What comes next after the biggest win of your coaching career?
If you’re Cal football head coach Justin Wilcox, hopefully another win.
“We’re focused on beating UCLA,” Wilcox said when asked about his team’s bowl eligibility for the second year in a row. “We’re spending all of our time and energy on that. We’re just focused on a great week of practice and playing our best game because that’s what it’s going to take to win.”
A week after ending a nine-year losing streak at the hands of archrival Stanford, Cal will take the field for the final regular-season game of the 2019 campaign when it faces UCLA at the historic Rose Bowl in Pasadena.
While the significance of a two-year losing streak against the Bruins doesn’t carry nearly the same weight as Cal’s recent history with Stanford, the Bears are eager to salvage a fourth conference win and seventh overall victory on the year, matching Cal’s totals in both categories from last fall.
As Cal got the best of its rival last weekend, UCLA faced its own local nemesis in USC down at the Los Angeles Memorial Coliseum where the Trojans laid down 52 points and quarterback Kedon Slovis threw for a program-high 515 yards in a 17-point win over the Bruins.
The outcome, which spoiled a robust showing from UCLA quarterback Dorian Thompson-Robinson and the rest of the Bruins’ offense, mirrors a troubling trend in the team’s overall performance in 2019: a historically bad year on the defensive side of the ball overshadowing a successful offensive scheme featuring multiple playmakers.
Although Bruins head coach Chip Kelly has endorsed defensive coordinator Jerry Azzinaro despite mounting frustration among fans, the numbers speak for themselves: more than 35 points and nearly 500 yards surrendered per contest, including five games in which the opposition eclipsed 48 points.
That storyline doesn’t bode well against a Cal offense that found its groove for 424 yards in last Saturday’s comeback victory at Stanford.
As the Bruins’ defense has sputtered, however, UCLA’s go-to playmakers in Kelly’s fast-paced, run-oriented offensive scheme have produced in line with what many anticipated heading into 2019.
Workhorse tailback Joshua Kelley is just 16 yards shy of a second consecutive 1,000-yard season on the ground, while three different receivers have each generated more than 500 receiving yards thus far.
The growth of the true sophomore Thompson-Robinson, including 24 total touchdowns in a year in which he has battled injuries, may be put on pause against the Bears after UCLA’s starting quarterback limped off the Coliseum field late against USC and did not practice in the early portion of this week. If he’s unable to go, UCLA will likely turn to redshirt sophomore Austin Burton, who’s seen action in five games (one start) this season.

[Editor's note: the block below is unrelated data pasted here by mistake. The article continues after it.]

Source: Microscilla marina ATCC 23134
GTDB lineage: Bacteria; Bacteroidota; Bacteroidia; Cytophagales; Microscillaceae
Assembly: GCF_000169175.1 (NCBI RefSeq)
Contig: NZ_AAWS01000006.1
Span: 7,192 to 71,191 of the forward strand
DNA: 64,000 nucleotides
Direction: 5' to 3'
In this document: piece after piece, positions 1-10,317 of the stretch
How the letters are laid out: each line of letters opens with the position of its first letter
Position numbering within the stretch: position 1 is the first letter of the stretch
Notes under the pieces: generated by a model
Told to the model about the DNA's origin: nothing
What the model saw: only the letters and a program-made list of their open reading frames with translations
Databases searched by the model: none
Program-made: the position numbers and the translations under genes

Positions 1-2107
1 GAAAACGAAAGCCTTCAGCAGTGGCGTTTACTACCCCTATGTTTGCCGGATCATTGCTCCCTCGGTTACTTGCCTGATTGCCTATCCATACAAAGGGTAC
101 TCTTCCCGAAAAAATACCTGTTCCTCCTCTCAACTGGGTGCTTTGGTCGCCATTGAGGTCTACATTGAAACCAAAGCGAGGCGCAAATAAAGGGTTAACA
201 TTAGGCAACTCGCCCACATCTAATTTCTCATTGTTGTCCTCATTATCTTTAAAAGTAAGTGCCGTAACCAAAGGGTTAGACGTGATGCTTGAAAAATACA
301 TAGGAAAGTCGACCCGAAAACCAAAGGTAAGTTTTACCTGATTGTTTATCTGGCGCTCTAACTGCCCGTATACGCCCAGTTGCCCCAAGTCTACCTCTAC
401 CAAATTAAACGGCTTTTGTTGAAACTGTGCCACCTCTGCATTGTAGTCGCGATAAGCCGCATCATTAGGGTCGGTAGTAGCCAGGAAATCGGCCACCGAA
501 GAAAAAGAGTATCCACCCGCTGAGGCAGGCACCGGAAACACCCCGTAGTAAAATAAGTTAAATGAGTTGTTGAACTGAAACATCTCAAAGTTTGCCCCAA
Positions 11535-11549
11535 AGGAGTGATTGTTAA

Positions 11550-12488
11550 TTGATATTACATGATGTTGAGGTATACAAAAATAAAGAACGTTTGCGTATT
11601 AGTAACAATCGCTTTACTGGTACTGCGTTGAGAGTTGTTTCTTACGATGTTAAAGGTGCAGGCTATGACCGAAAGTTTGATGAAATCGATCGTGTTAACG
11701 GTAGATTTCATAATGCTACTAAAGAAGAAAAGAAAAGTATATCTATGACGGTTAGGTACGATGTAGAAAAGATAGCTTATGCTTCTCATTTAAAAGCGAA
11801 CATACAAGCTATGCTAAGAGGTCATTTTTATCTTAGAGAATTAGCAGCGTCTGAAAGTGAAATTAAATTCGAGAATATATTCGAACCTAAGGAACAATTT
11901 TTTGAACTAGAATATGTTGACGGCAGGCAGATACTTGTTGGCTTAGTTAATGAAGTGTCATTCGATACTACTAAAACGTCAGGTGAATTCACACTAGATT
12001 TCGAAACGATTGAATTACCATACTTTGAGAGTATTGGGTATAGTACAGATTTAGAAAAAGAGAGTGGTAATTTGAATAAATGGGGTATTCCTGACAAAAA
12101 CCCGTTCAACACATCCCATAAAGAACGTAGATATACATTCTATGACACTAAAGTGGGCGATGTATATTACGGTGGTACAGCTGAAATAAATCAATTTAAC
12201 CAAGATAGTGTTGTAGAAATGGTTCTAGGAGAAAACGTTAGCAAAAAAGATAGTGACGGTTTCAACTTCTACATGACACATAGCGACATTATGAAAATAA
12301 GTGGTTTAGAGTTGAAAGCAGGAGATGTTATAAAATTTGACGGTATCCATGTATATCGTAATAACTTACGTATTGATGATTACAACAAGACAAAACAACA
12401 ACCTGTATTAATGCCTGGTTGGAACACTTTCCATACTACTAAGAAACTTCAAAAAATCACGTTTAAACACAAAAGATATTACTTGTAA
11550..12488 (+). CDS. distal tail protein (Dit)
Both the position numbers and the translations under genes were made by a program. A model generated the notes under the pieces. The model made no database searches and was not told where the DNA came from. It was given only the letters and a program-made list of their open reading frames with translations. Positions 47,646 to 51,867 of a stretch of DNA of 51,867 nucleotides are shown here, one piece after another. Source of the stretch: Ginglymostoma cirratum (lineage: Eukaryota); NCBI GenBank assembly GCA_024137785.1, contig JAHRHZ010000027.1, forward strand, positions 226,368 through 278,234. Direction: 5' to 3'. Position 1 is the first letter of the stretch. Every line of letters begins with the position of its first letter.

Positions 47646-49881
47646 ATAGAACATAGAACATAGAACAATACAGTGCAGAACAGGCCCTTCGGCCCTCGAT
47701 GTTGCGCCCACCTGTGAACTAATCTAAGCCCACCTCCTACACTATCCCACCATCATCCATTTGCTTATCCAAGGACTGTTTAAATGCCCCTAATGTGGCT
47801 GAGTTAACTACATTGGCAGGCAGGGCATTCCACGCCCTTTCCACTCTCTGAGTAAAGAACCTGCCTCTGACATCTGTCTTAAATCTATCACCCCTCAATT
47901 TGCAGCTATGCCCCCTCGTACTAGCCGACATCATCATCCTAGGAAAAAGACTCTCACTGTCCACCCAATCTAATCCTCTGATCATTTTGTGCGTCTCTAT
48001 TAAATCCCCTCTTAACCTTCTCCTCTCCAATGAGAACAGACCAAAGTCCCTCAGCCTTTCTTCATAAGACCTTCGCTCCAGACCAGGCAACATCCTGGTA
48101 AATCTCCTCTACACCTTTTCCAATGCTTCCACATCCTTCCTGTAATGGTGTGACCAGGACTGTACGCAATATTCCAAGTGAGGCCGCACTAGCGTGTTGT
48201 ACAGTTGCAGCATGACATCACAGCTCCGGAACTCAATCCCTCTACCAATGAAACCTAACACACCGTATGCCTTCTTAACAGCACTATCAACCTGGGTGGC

For the first time in about seven weeks, there is no debate regarding who will start under center for Cal. In last week’s thrilling 24-20 triumph over the Cardinal, Chase Garbers played for the entirety of the contest and produced more than 350 all-purpose yards.
He connected with true sophomore receiver Nikko Remigio nine times for 157 yards, including an 18-yard touchdown in the fourth quarter to tie the game. After Garbers’ 16-yard scamper into the north end zone at Stanford Stadium gave the Bears the late edge, he expressed confidence that the offense was back on track.
“Spring and fall camp, Nikko and I were really clicking,” Garbers said. “Obviously the injuries slows that timing down, but once you practice a little while more and get that rhythm and timing back, you see it translate on Saturdays.”
The duo of Remigio and Garbers will seek to exploit a UCLA defense that produced arguably its best game of 2018 last year against Cal when the Bruins blew the Bears out in Berkeley on homecoming weekend by a final margin of 37-7.
This time around, with Cal bowl eligible and with UCLA sitting at 4-7, the Bears are eager to hit the ground running when the postseason rolls around.
“We’re trying to give ourselves a chance to play in the best bowl possible,” Wilcox said. “A bowl game is really meaningful to our program for a number of reasons, and so we’re excited about that. Now what we have to concern ourselves with is playing well (this week).”
Josh Yuen covers football. Contact him at email@example.com. Follow him on Twitter @joshcal2020.